Thanksgiving In Trump’s America

We are 400 years from the first Thanksgiving and our lack of progress saddens me.

This Thursday will be the first Thanksgiving under President-Elect Trump. In years past, I have valued a day focused on gratitude even as I blanched at the traditional, romanticized version of the pilgrim’s Thanksgiving.

But honestly, this year I don’t feel like pausing to give thanks. It’s not that I don’t have anything to be grateful for—I am humbled every day by the wonderful people who surround me and all that has been given to me. It’s more that my anger and fear at how the world is about to change supersedes all other emotions right now.

We are 400 years from the first Thanksgiving and our lack of progress saddens me. As a whole, white men have spent these centuries insatiably seeking to increase their bounty with no thought to the harm done. First they killed indigenous populations, then imported slaves from Africa, then raped the natural resources of our country. Now they once again seek to put the majority of the American population under their heels.

How can I make sense of Thanksgiving in Trump’s America?

My family will likely survive the coming storm. Even though I am a woman, a member of the LGBTQ community, and have a disability, I am also white, middle class, and well-educated. I have access to many resources.

That said, I am painfully aware that much of my status arises from social constructs that create a world of oppressors and oppressed. I don’t want to celebrate what I have in this social climate. It’s like celebrating Thanksgiving as a sign of friendship between pilgrims and Native Americans while ignoring the ensuing Manifest Destiny and genocide.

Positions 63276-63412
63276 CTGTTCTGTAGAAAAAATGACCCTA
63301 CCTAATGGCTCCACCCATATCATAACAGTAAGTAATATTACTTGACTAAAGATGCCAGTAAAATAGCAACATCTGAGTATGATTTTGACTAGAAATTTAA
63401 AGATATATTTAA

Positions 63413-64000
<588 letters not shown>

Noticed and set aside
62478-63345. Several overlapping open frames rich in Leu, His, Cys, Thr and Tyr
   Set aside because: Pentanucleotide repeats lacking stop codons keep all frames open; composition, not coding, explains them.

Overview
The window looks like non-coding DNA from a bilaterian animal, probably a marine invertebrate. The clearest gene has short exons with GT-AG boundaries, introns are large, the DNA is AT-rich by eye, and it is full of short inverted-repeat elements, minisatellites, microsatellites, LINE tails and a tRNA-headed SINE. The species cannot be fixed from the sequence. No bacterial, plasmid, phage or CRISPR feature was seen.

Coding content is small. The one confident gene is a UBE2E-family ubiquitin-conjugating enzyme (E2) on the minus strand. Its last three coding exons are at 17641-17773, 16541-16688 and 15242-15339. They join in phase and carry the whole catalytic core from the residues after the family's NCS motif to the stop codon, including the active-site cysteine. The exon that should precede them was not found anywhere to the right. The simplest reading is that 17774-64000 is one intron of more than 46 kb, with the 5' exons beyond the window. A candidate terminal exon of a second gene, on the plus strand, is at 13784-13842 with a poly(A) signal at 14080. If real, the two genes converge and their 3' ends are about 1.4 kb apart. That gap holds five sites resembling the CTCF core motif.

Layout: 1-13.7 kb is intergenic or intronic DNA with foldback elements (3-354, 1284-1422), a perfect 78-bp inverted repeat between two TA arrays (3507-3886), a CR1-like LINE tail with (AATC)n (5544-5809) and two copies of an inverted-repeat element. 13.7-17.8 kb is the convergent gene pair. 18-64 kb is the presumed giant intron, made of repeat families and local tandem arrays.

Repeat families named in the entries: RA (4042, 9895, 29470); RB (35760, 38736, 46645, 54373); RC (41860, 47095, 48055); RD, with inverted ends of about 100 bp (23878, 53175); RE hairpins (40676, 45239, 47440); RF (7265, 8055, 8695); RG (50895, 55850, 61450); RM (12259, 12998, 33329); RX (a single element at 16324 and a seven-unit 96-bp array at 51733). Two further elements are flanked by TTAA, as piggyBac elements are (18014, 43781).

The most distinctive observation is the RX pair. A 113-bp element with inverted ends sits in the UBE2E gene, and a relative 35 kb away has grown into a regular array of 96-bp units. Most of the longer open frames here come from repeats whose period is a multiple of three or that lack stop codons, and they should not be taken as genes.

I am also trying not to sink into the morass of white guilt, living as though my apologizing for my privilege somehow makes it easier for more oppressed people to stomach. I am protesting the actions of the new government. I can and will donate my time and money over this holiday season in hopes of doing some good in a gray world. However, I even have mixed emotions about that.

Why have we created a society where the disadvantaged rely on the largesse of others to provide food, clothes, or shelter? Why not a system where everyone gets what they need in the first round of distribution, leaving no one dependent on the whims of others?

The thing is, Thanksgiving is based on a misguided principal of being thankful for the bountiful harvest, our overflowing cornucopias. The symbolism is fine as long as we consider our friends and family to be our true riches, but a lot of us don’t set that limit. We leave the Thanksgiving dinner table to stand in line for Black Friday sales. We tear down others to achieve the economic privilege and social status we covet. It tears the world apart. I would be much more thankful to live in a world where everyone was content to simply have enough.

So this Thanksgiving I will give my gratitude to the people past and present who have dreamed of something better. As harrowing as a Trump presidency seems, I am heartened by the numbers of people who are rising up to fight this white nationalist movement. We haven’t gotten it right in 400 years, but maybe 500 will be the charm. I cling to this idea because while I struggle with being thankful at the state of the world today, I could certainly use a day of hope.

Anne Penniston Grunsted writes about parenting, disability, and family life from her perspective as a lesbian mama. She has been published in The Washington Post, Brain, Child Magazine, Mamamia, and won the 2014 Nonfiction prize from Beecher’s Magazine. She lives in California with her partner and son.

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